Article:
Women Rock the 23rd Critics Choice Awards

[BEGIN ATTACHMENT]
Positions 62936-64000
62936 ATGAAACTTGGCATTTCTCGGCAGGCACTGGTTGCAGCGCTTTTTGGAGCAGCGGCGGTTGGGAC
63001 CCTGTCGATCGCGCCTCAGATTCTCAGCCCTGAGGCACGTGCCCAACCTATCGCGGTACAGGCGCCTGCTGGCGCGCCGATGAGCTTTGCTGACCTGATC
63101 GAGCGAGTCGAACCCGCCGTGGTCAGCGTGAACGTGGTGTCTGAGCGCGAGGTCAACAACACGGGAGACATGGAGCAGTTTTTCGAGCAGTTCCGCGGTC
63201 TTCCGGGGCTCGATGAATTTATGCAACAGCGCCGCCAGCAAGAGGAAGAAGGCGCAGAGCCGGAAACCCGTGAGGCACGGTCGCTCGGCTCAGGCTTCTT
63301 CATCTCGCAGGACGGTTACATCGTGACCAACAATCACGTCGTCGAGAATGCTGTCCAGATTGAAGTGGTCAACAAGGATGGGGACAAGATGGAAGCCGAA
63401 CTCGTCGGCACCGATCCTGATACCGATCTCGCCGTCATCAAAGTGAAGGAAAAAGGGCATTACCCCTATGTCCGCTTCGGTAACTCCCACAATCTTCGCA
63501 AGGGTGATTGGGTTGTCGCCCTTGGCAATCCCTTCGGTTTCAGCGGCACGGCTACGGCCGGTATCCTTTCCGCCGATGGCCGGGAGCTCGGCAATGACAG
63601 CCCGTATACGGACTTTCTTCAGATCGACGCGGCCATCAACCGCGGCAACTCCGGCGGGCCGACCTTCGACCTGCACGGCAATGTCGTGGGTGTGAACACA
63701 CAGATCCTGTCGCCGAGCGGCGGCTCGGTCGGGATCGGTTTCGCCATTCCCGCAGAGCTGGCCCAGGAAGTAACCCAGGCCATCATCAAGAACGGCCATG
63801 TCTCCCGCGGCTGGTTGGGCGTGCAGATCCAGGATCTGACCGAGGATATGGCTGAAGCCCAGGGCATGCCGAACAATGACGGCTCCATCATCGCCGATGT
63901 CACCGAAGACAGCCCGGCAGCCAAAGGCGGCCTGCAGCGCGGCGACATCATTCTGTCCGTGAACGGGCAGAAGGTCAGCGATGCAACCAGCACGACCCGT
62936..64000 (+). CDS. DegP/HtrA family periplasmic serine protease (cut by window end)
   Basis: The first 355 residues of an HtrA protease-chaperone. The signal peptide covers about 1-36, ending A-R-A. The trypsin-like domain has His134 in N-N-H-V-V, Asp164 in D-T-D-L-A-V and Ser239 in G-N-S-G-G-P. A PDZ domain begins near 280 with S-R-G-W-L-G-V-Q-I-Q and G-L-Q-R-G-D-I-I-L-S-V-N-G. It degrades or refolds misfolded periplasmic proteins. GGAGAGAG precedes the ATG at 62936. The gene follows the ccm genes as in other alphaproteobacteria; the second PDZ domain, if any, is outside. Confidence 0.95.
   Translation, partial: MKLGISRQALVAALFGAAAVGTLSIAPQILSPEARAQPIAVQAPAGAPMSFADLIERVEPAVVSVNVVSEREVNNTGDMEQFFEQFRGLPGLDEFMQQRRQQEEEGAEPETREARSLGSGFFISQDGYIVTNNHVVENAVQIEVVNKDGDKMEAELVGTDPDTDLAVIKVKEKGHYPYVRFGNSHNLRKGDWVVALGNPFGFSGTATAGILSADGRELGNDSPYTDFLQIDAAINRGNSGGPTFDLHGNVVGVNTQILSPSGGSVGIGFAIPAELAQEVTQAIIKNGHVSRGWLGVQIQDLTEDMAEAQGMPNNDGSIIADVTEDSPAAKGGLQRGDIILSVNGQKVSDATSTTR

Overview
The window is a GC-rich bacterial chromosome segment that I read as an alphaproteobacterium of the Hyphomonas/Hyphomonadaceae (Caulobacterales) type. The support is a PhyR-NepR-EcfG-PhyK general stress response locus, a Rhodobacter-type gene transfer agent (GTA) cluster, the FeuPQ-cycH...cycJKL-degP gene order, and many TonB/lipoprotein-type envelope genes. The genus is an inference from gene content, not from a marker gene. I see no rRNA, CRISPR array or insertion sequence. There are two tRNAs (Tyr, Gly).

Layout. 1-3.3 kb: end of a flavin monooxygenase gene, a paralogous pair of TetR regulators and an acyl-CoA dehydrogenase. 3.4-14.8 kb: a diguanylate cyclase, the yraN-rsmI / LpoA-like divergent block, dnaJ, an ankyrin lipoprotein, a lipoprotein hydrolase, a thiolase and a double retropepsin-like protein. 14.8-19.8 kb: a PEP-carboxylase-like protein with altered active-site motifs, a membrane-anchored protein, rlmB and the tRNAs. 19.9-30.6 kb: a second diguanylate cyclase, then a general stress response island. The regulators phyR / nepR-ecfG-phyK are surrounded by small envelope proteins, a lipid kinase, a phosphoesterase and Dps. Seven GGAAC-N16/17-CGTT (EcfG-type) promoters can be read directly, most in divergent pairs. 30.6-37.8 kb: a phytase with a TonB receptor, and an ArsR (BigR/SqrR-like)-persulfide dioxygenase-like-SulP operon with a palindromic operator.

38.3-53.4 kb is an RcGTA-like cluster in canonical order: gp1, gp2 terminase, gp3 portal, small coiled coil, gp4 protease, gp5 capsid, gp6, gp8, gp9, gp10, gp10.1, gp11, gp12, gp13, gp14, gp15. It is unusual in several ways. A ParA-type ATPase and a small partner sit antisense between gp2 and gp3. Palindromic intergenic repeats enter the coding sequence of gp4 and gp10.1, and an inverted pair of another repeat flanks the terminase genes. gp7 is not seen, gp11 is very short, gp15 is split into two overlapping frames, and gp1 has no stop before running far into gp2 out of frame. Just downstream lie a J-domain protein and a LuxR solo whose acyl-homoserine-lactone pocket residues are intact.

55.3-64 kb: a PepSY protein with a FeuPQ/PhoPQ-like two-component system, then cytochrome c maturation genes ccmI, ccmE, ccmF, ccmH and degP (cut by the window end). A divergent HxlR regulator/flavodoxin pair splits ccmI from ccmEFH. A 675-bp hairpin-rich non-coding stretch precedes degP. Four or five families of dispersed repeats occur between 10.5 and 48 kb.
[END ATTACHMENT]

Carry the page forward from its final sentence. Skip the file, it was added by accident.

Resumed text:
What a joy to attend the Critics Choice Awards on the heels of the female-driven Golden Globes Awards earlier in the week, as women across the globe were inspired by Oprah’s Cecil B. DeMille Award acceptance speech. The mood Thursday evening, January 11, was exciting to say the least. Everywhere you looked, women−whether celebrities or critics—were beaming. Yes, the room was euphoric in celebration, as finally our voices are being heard. The accomplished Critics Choice Awards host for the evening, Olivia Munn, is an actor, author, and activist that kept the evening lively while maintaining a light touch with the pacing. Munn will next be seen in the action thriller “Hummingbird,” and starring in Shane Black’s “The Predator” opposite Keegan Michael Key and Sterling K. Brown. She will also appear in “The Buddy Games,” Josh Duhamel’s directing debut and recently finished shooting the second season of the History Channel’s “Six.” The Red Carpet saw a change as white, pastels, and splashes of color were replaced from the blackout of the Golden Globes. If the color black appeared, it was complemented with self-assured accessories, as in the case of Grae Drake−the tall, dazzling, senior editor of RottenTomatoes. She donned an elegant black long-sleeve, one-shoulder, knee-length dress paired with a sparkly rounded Kate Spade purse with the word “Caviar” complete with a handy tiny spoon. She, among others, set the tone of the evening, confident and fun-loving with a ‘power of the purse attitude,’ if you know what I mean. Brooklynn Prince (seven years old), the darling of “The Florida Project” and winner of the Critics Choice Best Young Actor/Actress Award that night, made her statement with a cute pint-sized Wonder Woman purse. The independent dressmaker, Sheri Hill, made Brooklynn’s red dress exclusively for her. Brooklynn told me she loves the dress, but loves her Wonder Woman purse even more. Brooklynn stole everyone’s heart that night with her tearful yet on-target acceptance speech, just as she did with her riveting portrayal in the film playing a poverty-stricken girl named Moonee. I told Brooklynn’s parents on the Red Carpet that whatever she says during her acceptance speech, the audience will love her. I recalled Jacob Tremblay’s speech at the 2016 awards I attended, telling her he said, “This is the best day of my life. I know where to put this—right on the shelf beside my Millennium Falcon.” They both smiled and chuckled. I have a feeling these involved yet protective parents knew what Brooklynn was going to say, however, I’m sure they, like myself, were surprised just how heartfelt it would be. Visibly shaken when her name was called, tears began streaming down Brooklynn’s face. By the time she reached the stage, she was sobbing; there was never any doubt how much the award meant to her. She began as she was crying, "Wow, it’s such a big honor, all the nominees, you know, you are great. You guys are awesome. We should all go and get ice cream after this!" Of course the room erupted in laughter, cheering her on with awws and applause. Her gratitude continued as she thanked everyone (between sniffles) involved with the film, her family, the awards voters, and God. But nope, she wasn't finished yet. Brooklynn mentioned the people in the world who are struggling to make it, just like her on-screen character and the girl's mother, Halley (Bria Vinaite). "I'd like to dedicate this award to all the Halleys and Moonees out there," she said. "Guys, this is a real problem. You need to go out there and help!" Other powerful speeches were given by Gal Gadot, the recipient of the #SeeHer Award bestowed to a woman who embodies the values set forth by the #SeeHer movement—to push boundaries on changing stereotypes and recognizing the importance of accurately portraying women across the entertainment landscape. Gadot’s iconic “Wonder Wo[...]